acs.cgd.8b00853.pdf (1.66 MB)
The role of residence time distribution in the continuous steady-state mixed suspension mixed product removal crystallization of glycine
journal contributionposted on 2018-11-19, 11:54 authored by Iyke Onyemelukwe, Anna R. Parsons, Helen P. Wheatcroft, Amy Robertson, Zoltan NagyZoltan Nagy, Chris RiellyChris Rielly
In this work, a vacuum-driven intermittent transfer technique has been implemented to solve transfer line blockage issues and facilitate steady-state cooling crystallization studies of α-glycine in a single- and 2-stage MSMPR crystallizer. Experimental residence time distribution (RTD) analysis of the stirred-tank MSMPR cascade is performed using an imperfect pulse method of the axial dispersion model to benchmark the mixing performance against that of tubular crystallizers, and determine the influence of RTD on steady-state size distribution of α-glycine product. Process analytical technology (PAT) is used to monitor and understand crystallization process dynamics, and the effect of MSMPR operating temperature, mean residence time, and number of MSMPR stages on mean particle size, crystal size distribution, and yield is studied. Results show the significance of nucleation-growth mechanisms alongside RTD in determining steady-state size distribution; and the need for optimum control of supersaturation to reap the benefit of improved RTDs provided by multistage MSMPR crystallizers.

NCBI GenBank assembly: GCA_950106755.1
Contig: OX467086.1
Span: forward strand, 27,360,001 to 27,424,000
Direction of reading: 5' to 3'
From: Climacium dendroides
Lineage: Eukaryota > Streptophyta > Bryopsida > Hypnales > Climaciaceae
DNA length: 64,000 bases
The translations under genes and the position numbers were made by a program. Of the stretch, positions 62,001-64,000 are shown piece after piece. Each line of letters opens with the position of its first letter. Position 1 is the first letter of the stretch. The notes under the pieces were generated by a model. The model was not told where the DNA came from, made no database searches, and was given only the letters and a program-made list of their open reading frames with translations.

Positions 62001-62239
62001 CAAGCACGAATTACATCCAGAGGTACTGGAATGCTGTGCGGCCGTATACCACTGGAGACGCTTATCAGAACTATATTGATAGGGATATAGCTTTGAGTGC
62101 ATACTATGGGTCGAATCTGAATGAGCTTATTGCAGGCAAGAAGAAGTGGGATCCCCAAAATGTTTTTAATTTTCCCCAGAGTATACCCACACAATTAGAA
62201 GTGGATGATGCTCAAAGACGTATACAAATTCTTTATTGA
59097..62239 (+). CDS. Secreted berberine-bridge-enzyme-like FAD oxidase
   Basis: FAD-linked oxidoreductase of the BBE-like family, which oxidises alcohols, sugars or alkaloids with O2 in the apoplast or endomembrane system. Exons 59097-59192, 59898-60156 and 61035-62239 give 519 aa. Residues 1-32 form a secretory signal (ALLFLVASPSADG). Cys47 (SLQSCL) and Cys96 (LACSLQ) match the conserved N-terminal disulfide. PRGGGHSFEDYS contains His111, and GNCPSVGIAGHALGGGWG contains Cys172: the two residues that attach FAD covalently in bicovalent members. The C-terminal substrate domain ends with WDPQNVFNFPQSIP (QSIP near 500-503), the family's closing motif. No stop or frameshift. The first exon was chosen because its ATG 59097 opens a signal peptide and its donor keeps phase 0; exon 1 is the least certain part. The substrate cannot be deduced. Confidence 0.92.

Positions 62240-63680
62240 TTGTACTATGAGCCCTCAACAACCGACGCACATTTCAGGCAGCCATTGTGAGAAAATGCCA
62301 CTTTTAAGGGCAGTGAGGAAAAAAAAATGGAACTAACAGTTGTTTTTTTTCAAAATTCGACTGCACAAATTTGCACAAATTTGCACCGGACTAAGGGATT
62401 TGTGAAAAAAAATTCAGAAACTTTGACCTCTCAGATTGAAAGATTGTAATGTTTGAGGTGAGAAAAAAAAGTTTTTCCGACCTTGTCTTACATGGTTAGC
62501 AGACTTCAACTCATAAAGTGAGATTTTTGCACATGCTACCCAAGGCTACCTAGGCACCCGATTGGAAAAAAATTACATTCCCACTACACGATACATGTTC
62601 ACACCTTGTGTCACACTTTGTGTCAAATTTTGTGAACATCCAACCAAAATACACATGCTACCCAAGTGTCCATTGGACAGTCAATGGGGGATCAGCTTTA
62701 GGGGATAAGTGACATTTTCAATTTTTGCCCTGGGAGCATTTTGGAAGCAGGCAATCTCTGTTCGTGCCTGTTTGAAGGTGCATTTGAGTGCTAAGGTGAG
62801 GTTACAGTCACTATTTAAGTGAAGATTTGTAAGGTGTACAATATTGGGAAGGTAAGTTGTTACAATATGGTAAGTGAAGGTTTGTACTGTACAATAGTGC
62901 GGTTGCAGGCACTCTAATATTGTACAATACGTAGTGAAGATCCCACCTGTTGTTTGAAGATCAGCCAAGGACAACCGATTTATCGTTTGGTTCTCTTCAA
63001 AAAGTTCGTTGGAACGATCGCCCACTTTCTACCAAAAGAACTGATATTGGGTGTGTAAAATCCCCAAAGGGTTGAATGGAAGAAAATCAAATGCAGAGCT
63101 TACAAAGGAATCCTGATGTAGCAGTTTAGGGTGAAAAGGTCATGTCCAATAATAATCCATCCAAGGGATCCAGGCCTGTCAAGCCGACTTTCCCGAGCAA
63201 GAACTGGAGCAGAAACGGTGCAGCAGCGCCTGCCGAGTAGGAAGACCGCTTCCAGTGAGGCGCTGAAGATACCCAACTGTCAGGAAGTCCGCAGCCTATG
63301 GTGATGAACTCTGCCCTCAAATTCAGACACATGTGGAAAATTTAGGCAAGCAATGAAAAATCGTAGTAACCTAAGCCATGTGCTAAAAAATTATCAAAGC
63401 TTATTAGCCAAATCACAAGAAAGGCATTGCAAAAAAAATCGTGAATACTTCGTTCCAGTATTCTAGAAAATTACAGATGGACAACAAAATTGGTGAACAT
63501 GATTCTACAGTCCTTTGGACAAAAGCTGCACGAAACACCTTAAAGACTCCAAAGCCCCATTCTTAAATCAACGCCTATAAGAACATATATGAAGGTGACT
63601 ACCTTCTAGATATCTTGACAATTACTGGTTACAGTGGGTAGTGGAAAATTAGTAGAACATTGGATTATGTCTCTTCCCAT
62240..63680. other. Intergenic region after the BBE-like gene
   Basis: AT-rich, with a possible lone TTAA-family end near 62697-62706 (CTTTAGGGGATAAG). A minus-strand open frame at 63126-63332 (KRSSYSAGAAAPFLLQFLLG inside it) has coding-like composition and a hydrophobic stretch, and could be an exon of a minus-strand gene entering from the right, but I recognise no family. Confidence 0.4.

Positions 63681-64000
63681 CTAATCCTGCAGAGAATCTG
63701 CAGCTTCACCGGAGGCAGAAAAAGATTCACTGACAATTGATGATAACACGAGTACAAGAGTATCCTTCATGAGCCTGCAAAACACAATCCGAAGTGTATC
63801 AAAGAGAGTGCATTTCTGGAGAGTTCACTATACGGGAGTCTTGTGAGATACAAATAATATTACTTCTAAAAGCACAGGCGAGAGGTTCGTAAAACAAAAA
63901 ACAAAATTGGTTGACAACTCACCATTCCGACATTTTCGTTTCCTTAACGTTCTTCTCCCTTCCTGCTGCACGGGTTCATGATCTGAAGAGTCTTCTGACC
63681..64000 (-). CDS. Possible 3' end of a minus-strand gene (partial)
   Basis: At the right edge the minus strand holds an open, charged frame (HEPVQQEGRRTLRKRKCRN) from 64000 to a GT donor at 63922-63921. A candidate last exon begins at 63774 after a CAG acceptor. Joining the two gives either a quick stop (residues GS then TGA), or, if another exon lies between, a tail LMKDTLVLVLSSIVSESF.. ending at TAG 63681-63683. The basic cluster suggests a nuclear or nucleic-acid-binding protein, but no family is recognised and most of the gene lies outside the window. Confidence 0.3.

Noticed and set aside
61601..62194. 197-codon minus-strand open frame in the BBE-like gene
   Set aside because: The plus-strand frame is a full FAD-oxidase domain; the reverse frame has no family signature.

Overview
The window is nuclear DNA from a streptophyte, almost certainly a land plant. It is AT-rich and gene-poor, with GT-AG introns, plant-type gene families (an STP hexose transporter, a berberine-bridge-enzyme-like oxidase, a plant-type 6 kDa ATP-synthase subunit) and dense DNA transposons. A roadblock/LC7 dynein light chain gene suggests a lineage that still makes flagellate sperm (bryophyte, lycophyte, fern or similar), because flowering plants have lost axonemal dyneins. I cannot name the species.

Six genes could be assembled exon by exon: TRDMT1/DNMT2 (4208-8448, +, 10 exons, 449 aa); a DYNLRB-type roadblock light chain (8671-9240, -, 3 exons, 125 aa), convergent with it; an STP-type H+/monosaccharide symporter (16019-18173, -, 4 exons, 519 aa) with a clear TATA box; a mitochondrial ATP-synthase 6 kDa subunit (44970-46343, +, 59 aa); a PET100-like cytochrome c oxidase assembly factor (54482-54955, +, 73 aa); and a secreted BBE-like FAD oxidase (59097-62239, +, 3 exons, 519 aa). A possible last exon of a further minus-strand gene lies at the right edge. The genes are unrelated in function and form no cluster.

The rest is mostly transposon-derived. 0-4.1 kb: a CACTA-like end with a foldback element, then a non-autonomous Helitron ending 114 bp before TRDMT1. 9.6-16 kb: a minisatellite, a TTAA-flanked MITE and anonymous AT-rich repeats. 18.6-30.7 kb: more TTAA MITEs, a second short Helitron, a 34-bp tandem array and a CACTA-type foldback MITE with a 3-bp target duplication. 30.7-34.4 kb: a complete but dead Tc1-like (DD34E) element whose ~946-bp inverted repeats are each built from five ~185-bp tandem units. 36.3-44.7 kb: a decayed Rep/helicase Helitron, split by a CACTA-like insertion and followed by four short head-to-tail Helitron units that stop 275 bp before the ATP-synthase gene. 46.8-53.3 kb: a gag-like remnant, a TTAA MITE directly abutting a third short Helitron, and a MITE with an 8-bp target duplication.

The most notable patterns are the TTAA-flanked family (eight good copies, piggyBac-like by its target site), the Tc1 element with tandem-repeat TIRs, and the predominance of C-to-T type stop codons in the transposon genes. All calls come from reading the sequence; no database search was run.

This work was supported by the EPSRC (EP/I033459/1) Centre for Innovative Manufacturing in Continuous Manufacturing and Crystallization (CMAC) and the Doctoral Training Centre in Continuous Manufacturing and Crystallization (EP/K503289/1).
- Aeronautical, Automotive, Chemical and Materials Engineering
- Chemical Engineering
Published inCrystal Growth & Design
Pages66 - 80
CitationONYEMELUKWE, I. ... et al, 2018. The role of residence time distribution in the continuous steady-state mixed suspension mixed product removal crystallization of glycine. Crystal Growth & Design, 19 (1), pp.66-80.
Publisher© American Chemical Society
- AM (Accepted Manuscript)
Publisher statementThis document is the Accepted Manuscript version of a Published Work that appeared in final form in Crystal Growth & Design, copyright © American Chemical Society after peer review and technical editing by the publisher. To access the final edited and published work see https://pubs.acs.org/doi/10.1021/acs.cgd.8b00853.